Sometimes innocent actions can be construed in the wrong way. A few office rumors start flying and before you know it, you’re are the target of some false ones.

When your reputation suffers for something you didn’t even do, it can be quite frustrating. Another issue is when you are perceived in the wrong way because your actions are misunderstood.

The best thing you can do in this situation is to be upfront with those who have the wrong idea about you. Explain yourself, your motivations, or how — specifically — the information they’ve received is false. At a minimum, those involved will know you are an upfront person and that you care about other people’s opinions.

Stay Calm and Unemotional

If you kicked a trash can across the room, or any one of a million other things that might go wrong at work, you will likely be called into upper management’s office for a discussion and warning about your behavior.

Or, perhaps you’re known as the tattle tale of the office, and you need to speak to the boss about the person who did kick the trash can across the room.

When you are involved in a confrontation at work, you’ll want to go in with only the facts. Leave emotions out of it and don’t highlight everything you think is wrong with your co-workers. Keep things impersonal, matter of fact and unemotional.

Ignore the Clucking

If you’ve made a few bad decisions, the gossip mill at work is likely already running full speed against you. It can be difficult to swim against the current of a negative reputation.

Try to ignore anything negative that is said to you. Find a friend outside of work who you can trust and can confide in. It is best not to confide in anyone at work, because you never know when someone is pretending to be a friend but telling others what you are saying.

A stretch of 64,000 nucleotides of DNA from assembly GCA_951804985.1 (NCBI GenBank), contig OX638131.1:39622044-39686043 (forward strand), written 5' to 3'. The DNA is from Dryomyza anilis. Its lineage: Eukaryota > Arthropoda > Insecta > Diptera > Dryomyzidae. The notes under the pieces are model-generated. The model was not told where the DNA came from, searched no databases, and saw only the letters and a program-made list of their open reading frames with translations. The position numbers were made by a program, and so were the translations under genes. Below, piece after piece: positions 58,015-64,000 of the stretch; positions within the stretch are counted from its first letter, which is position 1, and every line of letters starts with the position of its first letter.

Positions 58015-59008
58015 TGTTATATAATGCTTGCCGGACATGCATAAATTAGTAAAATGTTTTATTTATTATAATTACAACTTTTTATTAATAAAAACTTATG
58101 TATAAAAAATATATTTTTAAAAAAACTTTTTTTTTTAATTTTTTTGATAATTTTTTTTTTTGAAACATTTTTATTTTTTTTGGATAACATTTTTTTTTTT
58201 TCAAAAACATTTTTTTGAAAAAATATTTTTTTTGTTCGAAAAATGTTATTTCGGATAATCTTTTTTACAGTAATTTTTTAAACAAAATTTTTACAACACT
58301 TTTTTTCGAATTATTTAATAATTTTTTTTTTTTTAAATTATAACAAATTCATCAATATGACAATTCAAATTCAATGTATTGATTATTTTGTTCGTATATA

Change whatever behavior has been bad in the past and give it some time. It can take a long while before your co-workers begin to trust you again. In the future, be very careful not to give them any fuel for negative gossip.

Get Organized

If you’ve developed a reputation of not following through, some simple organization tips can help change that bad image.

Buy a planner and write everything down. Find one that lets you prioritize tasks from most important to least important, such as a Franklin planner. Buy chalkboard vinyl stickers to keep track of your to-dos, goals and schedules. Get a filing cabinet or a new system for organizing documents.

Be consistent in getting things done and keeping your promises. As you prove that you are reliable, you’ll be given more responsibility.

Go Above and Beyond

One way to repair a professional reputation is to put your best foot forward and be extremely helpful. Help your co-worker edit his report without expecting anything in return. Get to work early. Leave late. Do more than is asked of you. Never complain.

If you can do these things consistently, you’ll go a long way toward repairing your work reputation. At a minimum, you’ll redeem yourself with management and get a decent recommendation for your next job. You’ll also develop better habits that will keep you from making the same mistakes next time.